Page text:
Business Green 27th Oct 2015 read more »
From Tesla’s Powerwall to flow batteries, we look at existing and emerging technology that could be a critical part of the sustainable energy puzzle.
Guardian 27th Oct 2015 read more »
A total of nine transformers – which are vital to the 385km subsea power cable link to deliver renewable energy generated in Scotland to homes and businesses in England and Wales – have been delivered to Hunterston in Ayrshire from Rotterdam in Holland. These critical transmission assets will be installed as part of National Grid and Scottish Power Transmission’s £1 billion Western Link project. Transformers are often very large and extremely heavy components, and notoriously difficult to transport. For the Western Link project, a total of nine transformers were delivered in three separate shipments to the site of the onshore converter station at Hunterson.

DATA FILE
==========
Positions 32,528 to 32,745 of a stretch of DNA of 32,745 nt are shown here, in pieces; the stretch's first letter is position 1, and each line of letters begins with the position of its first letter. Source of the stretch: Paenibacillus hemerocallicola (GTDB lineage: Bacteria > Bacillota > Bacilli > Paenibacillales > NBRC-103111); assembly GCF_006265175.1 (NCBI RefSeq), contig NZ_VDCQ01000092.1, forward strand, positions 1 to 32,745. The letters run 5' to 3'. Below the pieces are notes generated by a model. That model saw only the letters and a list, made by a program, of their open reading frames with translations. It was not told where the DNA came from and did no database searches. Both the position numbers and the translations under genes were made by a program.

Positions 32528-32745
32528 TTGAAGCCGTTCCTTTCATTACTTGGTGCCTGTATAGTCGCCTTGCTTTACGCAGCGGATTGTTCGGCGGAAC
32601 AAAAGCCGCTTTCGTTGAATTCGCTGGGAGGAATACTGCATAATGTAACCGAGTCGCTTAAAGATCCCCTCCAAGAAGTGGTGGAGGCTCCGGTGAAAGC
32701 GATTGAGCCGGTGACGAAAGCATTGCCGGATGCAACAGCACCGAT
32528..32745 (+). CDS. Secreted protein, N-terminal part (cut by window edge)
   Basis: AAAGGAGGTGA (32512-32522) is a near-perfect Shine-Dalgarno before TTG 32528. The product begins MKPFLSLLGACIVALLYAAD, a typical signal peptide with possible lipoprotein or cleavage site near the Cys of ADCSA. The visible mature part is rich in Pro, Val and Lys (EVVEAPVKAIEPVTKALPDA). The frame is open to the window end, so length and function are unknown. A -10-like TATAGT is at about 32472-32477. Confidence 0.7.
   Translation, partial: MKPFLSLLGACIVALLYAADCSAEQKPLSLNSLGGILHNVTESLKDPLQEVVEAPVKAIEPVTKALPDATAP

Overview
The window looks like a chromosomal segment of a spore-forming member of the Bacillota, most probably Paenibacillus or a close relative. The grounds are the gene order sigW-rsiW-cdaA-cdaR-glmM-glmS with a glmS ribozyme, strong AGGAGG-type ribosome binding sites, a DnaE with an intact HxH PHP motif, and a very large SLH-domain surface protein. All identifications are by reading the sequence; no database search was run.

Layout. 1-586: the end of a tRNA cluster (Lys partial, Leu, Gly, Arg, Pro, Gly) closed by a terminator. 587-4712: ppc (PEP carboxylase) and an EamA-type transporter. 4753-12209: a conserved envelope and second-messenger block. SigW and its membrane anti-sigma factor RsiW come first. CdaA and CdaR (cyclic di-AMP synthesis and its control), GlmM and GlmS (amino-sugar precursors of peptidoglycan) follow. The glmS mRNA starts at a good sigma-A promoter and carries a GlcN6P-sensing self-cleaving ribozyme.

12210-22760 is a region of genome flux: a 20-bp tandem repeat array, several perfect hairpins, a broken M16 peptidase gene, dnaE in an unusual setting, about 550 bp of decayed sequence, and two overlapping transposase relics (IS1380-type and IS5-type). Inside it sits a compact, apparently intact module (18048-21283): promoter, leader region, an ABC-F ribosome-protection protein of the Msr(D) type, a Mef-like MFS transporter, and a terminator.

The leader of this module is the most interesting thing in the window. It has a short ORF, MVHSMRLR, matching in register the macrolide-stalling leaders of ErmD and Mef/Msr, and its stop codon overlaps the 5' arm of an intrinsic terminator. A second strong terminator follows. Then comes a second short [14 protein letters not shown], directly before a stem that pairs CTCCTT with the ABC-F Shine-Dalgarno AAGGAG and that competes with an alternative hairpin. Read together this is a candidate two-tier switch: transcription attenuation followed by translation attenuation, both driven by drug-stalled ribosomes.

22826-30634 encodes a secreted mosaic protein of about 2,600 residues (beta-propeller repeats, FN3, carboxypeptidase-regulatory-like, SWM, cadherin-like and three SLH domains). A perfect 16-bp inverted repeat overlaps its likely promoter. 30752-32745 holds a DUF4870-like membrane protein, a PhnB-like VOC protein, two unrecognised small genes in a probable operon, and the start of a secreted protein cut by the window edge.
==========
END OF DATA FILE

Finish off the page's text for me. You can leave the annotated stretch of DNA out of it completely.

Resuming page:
Scottish Energy News 28th Oct 2015 read more »